It was once said that the Sony Walkman, not love, would tear us apart. Contrary to these claims about mobile privatization, whereby individuating technologies are said to produce alienated populations running around in mobile media cocoons, and for some quite unexpectedly, the diffusion of advanced mobile devices and applications offers new opportunities to build and activate communities, invoking a radical reconstruction of media, art production, intellectual property, and public space. Ubiquitous, open, mobile, and accessible internetworking technologies, heralded by portable wi-fi devices such as the Nokia N95 or Apple’s iPhone, will enable us to continue the legacy of our tethered social media cloud – media sharing, wikis, tagging, twemes – in a radically different space than we’re used to (or one that we’ve simply forgotten about somewhat): public space. This is contested terrain, with a complex political economy, but the potential for a ubiquitous mobile web is now too alluring to ignore. This talk will navigate the mobile web space with one eye on media history and political economy, and another eye on the accompanying VJ screen, to assess how the speaker’s messages are being scrambled while this all unfolds.

Check out the Open Mobile Eventbrite page for more details about speakers, times, location and so forth.

Update: Here’s a compressed PDF of my presentation. I’ll post a link to the video later on…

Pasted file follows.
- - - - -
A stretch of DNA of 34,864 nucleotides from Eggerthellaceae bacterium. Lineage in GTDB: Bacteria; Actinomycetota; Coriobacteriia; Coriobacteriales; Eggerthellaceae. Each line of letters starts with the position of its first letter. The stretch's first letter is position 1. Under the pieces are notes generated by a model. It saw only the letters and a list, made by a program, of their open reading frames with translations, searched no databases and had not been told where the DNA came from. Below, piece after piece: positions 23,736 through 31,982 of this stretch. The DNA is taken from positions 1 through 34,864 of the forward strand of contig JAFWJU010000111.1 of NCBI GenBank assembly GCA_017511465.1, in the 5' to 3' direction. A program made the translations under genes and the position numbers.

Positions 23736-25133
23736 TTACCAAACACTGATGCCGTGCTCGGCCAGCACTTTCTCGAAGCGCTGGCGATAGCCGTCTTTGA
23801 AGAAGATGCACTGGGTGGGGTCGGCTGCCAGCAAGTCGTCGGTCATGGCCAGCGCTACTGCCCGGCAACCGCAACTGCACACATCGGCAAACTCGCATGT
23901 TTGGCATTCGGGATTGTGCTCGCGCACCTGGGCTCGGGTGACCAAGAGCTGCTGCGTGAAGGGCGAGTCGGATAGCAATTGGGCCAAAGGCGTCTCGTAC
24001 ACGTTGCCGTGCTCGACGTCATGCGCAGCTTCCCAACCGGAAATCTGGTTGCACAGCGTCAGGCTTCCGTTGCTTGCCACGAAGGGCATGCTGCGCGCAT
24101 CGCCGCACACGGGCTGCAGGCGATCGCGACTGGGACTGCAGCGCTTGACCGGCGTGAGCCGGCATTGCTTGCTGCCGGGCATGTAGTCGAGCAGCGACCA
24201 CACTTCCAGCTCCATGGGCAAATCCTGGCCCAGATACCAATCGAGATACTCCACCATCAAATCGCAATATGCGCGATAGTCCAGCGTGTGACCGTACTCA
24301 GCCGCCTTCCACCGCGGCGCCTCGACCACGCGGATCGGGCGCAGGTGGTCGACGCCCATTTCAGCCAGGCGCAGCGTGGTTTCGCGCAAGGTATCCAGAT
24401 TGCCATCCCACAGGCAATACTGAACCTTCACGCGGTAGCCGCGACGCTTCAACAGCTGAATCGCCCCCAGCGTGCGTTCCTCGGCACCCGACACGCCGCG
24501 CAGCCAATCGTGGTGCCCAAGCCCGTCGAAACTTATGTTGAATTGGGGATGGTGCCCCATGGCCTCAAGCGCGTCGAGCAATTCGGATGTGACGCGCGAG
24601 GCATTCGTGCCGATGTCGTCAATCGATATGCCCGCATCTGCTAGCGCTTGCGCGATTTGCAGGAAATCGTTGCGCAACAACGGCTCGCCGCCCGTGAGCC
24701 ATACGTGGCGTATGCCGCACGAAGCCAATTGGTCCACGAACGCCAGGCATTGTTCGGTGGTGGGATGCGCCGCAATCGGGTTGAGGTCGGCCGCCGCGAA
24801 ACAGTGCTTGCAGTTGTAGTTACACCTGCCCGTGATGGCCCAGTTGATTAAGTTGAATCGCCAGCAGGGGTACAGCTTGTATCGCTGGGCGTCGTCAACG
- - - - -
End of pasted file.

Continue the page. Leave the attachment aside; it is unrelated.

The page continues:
Mobile Videobiking at Car Free Vancouver

As planned, yesterday, Roland and I strapped N-series phones to our bikes, pulled along a wi-fi/WiMAX equipped trailer, and performed Le Tour Des Car Free Fests. As my Sportstracker data indicates (in two segments), we managed to visit three of the four main sites for Vancouver’s Car Free Day.

Nokia Sportstracker routes came out in three segments, and the third segment either disappeared or NSB shut down in the middle of it.

We had severe connectivity issues throughout the ride, which meant that we only achieved a few minutes of live streaming video at a maximum. Roland has collected up most of the links for this material here, so I needn’t be redundant and repost it. The two remaining challenges for this sort of exercise (which had been identified during our last pretest on June 11, but not since resolved) are the annoying authentication page on Free-The-Net, and the limited upload speeds of WiMAX. Clearly, another solution, other than Rogers Portable Internet, is in order.

I must say, the Car Free day is a great event. I’m glad it’s expanded into other ‘hoods this year. Each one had a very different vibe. I’ll do a follow-up post on this dimension of the experience later. Today I need to actually spend some missed time with my daughter. The Father’s Day extended dub remix 12″, or something…

Car V Bike Pretest 0.2

Today we tested our live streaming video and GPS tracked bike commutes, this time using a third bike to pull the wifi mesh/wimax trailer.

I worked for about an hour this morning assembling the mounting clamps for the two phones on two bikes. Both worked very well and withstood many bumps. The angle and steadiness of the image is good (the lighting and resolution is not – see stream at right).